The Justice Department has asked a federal court in Chicago to permanently bar tax lawyer John E. Rogers, a former partner at the law firm Seyfarth Shaw LLP, from promoting tax shelters.

The tax shelters allegedly use distressed Brazilian debt to illegally lower customers’ reported income. The suit names two of Rogers's companies-Sugarloaf Fund LLC and Jetstream Business Limited-as additional defendants.

According to the civil injunction suit, Rogers designs and promotes Distressed Asset Debt and Distressed Asset Trust tax shelters. The so-called DAD and DAT tax shelters claim to enable Rogers’ clients to use millions of dollars of purported losses from Brazilian debt to offset their unrelated U.S. income, even though the customers incur no actual losses in connection with the schemes.

Rogers's abusive DAD and DAT schemes have generated more than $370 million in improper tax deductions for his more than 100 customers, the complaint alleges.

“This action is part of our overall efforts at the IRS to deter the promotion of abusive tax shelters,” said IRS Commissioner Doug Shulman in a statement. “In fairness to the overwhelming majority of taxpayers who pay what they owe, we will continue to pursue people who use sham transactions to try to avoid paying their fair share.”

In the DAT scheme, a foreign business (typically a Brazilian retail company) essentially sells low-value, aged "distressed" debt, such as debt from bad checks, to Sugarloaf Fund, a U.S. entity that Rogers created and controls. In return Sugarloaf Fund allegedly pays the foreign company 1 to 2 percent of the debt's face value. Sugarloaf Fund takes portions of the distressed debt and contributes them to multiple supposed "trusts," also created and controlled by Rogers. Rogers then allegedly sells the "trusts" to tax shelter customers for a price pegged to the tax loss to be generated by the shelter.

Rogers allegedly tells customers that the Brazilian companies are partners in Sugarloaf, and that the Brazilian companies made genuine partnership contributions to Sugarloaf, rather than sales of debt to Sugarloaf. The Brazilian retailers are supposed to be insulated from any profit or loss, and do not intend to become partners in Sugarloaf. Rogers also allegedly tells customers that the distressed debt has a value for federal tax purposes equal to its original face value, not what Sugarloaf paid for it, and that customers can take bad debt deductions equal to most or all of the debt's face value, and can use those deductions to offset unrelated U.S. income. However, the supposed built-in-losses were never preserved and passed on to the tax shelter customers.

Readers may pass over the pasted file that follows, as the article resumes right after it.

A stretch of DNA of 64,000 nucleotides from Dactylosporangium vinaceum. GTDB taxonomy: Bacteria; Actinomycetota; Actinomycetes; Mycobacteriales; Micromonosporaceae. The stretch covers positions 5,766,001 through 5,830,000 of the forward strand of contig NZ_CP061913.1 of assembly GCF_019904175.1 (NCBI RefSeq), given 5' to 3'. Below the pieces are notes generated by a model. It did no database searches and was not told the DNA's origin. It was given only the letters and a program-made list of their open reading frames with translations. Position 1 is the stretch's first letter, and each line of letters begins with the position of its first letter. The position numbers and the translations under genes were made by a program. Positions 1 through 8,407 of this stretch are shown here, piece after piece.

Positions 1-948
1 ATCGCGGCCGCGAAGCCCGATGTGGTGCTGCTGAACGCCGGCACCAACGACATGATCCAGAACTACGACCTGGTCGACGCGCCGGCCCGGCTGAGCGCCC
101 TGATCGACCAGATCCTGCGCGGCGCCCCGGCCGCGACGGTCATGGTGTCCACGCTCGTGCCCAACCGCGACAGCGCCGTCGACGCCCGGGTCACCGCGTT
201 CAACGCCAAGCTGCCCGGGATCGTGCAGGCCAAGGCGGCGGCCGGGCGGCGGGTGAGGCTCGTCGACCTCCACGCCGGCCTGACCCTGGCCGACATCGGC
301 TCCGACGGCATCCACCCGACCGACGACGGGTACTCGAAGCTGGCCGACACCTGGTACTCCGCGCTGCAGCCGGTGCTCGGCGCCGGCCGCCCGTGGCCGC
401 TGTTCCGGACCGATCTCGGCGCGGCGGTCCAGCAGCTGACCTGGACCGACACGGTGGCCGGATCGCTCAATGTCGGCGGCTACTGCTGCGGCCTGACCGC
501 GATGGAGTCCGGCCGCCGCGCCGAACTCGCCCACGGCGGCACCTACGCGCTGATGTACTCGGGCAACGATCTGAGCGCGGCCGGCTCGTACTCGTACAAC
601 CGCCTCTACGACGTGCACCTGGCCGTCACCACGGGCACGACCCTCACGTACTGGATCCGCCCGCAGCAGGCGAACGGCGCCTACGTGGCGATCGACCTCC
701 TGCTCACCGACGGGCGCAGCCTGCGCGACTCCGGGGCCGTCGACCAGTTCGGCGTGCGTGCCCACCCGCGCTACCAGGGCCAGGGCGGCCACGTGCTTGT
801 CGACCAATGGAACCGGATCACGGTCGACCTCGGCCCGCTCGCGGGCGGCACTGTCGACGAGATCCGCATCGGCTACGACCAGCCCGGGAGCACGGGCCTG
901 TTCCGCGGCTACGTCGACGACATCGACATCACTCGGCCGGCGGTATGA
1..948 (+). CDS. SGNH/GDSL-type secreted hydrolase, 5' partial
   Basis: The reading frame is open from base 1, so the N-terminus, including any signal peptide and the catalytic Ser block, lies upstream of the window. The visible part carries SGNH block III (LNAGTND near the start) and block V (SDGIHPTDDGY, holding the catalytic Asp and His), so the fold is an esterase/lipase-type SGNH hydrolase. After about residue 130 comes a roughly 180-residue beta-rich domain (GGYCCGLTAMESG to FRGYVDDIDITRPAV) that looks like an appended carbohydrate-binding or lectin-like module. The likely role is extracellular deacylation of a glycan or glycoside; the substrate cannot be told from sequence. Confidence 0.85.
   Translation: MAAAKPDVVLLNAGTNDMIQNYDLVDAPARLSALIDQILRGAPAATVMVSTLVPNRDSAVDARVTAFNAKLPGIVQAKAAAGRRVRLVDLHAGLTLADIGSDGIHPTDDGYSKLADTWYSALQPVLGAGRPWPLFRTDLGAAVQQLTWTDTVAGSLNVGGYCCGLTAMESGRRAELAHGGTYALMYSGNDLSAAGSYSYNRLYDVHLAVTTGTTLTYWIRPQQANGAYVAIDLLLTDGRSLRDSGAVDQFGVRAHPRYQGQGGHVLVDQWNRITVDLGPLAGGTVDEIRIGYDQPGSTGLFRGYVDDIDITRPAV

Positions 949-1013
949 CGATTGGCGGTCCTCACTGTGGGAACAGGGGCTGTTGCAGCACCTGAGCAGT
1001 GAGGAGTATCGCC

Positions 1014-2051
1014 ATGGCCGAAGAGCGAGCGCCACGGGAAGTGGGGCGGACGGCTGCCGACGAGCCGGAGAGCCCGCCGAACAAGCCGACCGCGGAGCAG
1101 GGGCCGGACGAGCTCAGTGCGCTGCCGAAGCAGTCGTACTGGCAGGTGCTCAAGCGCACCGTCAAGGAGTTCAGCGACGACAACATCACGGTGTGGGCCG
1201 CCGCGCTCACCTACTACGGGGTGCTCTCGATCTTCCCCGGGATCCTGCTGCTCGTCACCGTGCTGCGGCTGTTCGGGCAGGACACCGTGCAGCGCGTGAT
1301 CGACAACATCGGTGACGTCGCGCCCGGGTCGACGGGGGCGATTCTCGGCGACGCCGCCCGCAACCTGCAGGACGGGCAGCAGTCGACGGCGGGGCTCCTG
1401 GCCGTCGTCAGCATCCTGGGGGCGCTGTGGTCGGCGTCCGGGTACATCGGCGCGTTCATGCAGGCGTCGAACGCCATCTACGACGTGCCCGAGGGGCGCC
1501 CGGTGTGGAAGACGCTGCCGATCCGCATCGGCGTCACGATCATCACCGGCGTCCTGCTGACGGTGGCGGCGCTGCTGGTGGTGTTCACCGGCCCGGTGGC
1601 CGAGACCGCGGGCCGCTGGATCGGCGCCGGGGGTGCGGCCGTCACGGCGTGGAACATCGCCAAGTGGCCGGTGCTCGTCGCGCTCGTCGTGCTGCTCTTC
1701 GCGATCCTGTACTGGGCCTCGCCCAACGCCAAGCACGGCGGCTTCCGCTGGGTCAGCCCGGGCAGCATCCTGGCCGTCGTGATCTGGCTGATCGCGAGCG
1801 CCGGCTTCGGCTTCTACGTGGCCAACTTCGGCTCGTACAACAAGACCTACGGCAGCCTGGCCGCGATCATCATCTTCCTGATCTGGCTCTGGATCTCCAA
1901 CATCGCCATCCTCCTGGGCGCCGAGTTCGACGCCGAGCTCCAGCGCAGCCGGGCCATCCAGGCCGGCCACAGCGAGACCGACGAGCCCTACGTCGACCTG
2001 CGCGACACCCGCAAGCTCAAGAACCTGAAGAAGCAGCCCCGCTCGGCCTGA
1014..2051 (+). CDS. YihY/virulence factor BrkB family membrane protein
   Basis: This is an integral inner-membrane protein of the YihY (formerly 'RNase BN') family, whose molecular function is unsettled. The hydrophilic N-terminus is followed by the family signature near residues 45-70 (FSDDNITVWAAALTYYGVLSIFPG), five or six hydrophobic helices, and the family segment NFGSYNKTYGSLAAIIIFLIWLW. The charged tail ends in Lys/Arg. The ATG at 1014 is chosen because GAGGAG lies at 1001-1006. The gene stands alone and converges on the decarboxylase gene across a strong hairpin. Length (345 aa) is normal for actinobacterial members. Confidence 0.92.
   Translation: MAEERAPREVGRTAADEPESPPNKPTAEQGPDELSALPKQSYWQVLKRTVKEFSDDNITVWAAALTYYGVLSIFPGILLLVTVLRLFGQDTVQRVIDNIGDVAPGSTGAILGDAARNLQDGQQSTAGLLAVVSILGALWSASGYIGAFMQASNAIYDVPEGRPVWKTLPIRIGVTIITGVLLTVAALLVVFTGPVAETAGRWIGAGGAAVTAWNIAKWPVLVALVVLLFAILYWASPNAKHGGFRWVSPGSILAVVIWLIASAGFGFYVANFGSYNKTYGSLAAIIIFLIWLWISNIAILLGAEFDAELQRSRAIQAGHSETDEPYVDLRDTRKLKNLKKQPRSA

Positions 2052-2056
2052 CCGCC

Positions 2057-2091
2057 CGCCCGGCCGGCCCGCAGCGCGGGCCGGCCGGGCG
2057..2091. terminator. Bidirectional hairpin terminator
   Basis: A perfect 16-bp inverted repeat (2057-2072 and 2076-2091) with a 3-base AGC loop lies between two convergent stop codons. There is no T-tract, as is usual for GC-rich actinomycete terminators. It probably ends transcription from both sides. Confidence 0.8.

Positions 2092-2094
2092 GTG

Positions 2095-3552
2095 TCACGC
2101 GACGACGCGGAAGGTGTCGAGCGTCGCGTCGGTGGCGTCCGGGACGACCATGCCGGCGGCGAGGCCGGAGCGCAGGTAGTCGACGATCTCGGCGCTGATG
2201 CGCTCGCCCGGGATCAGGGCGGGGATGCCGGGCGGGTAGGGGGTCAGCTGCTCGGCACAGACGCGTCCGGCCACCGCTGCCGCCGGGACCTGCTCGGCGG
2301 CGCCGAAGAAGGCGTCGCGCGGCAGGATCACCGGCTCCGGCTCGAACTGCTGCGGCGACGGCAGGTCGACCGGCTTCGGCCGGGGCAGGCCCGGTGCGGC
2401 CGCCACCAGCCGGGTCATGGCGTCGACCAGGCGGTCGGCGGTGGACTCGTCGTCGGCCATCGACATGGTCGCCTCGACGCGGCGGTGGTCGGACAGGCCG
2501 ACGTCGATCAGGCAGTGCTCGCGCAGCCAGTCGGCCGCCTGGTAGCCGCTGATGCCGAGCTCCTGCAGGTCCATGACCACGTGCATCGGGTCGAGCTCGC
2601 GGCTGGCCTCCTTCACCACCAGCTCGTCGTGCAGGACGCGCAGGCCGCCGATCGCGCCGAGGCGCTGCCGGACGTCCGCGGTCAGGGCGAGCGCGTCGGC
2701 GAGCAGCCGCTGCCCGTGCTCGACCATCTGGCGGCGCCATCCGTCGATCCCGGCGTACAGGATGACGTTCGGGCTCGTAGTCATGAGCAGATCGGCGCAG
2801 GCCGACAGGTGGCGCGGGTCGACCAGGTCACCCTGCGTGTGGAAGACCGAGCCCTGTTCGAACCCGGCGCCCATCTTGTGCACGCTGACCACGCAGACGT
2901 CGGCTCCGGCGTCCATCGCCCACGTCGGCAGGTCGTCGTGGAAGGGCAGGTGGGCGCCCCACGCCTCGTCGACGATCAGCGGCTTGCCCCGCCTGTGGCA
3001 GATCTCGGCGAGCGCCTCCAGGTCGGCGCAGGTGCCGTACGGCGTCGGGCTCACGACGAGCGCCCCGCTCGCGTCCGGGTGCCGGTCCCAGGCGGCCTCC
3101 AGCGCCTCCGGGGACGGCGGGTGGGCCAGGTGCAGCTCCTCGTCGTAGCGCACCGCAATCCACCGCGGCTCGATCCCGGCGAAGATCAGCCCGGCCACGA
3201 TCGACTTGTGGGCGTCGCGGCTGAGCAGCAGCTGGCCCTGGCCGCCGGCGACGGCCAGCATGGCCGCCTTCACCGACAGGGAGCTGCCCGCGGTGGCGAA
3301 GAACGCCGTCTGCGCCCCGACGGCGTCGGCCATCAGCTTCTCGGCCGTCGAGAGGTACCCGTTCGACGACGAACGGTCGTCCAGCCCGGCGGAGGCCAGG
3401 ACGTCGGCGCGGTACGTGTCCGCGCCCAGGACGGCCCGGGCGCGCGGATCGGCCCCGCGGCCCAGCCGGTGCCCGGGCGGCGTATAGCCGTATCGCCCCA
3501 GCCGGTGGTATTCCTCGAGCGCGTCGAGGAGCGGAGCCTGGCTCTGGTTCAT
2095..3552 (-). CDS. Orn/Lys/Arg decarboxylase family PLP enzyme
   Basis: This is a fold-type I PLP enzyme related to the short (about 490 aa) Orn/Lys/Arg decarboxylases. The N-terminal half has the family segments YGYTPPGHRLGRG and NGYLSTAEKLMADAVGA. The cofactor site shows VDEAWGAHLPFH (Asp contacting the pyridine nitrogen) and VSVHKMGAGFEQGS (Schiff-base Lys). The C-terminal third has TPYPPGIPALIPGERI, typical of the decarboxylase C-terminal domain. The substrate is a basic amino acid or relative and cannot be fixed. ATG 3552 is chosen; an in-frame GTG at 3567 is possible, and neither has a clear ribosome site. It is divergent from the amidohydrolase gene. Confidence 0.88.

Rogers allegedly implemented a DAT shelter for a Louisiana businessman in which he drafted the core transactional documents that created the trusts for the customer's DAT, and performed all the necessary steps to implement the transaction, including contributing a pool of distressed debt supposedly worth nearly $18 million to the customer's "trust."

According to the complaint, the customer subsequently claimed a bad-debt deduction of more than $17 million in sham losses on his 2006 federal income tax return.
Sometime after the Internal Revenue Service began investigating Rogers, he told his then law firm, Seyfarth Shaw LLP, that he would stop promoting the DAD and DAT schemes.

But Rogers allegedly continued to promote the DAT shelter, and concealed his activities from his firm. According to the complaint, when Seyfarth Shaw LLP later discovered his deception in 2008, it required Rogers to resign. Rogers is now a principal in the Chicago firm Rogers & Associates.

The IRS listed the DAT and similar transactions as tax avoidance transactions in February 2008. This required all material advisors of DAT and similar schemes to disclose their activities to the IRS, to obtain IRS reportable-transaction numbers for their DAT transactions, and to furnish the reportable-transaction numbers to their customers.

Customers would then know they were participating in a reportable transaction and that the reportable-transaction number had to be disclosed on their next-filed tax return.

Under federal tax law, customers who fail to include a required reportable-transaction number with their returns are subject to substantial monetary penalties. According to the complaint, Rogers failed to file the necessary disclosures for his DAT scheme, did not obtain a reportable-transaction number and failed to furnish a reportable-transaction number to his customers.

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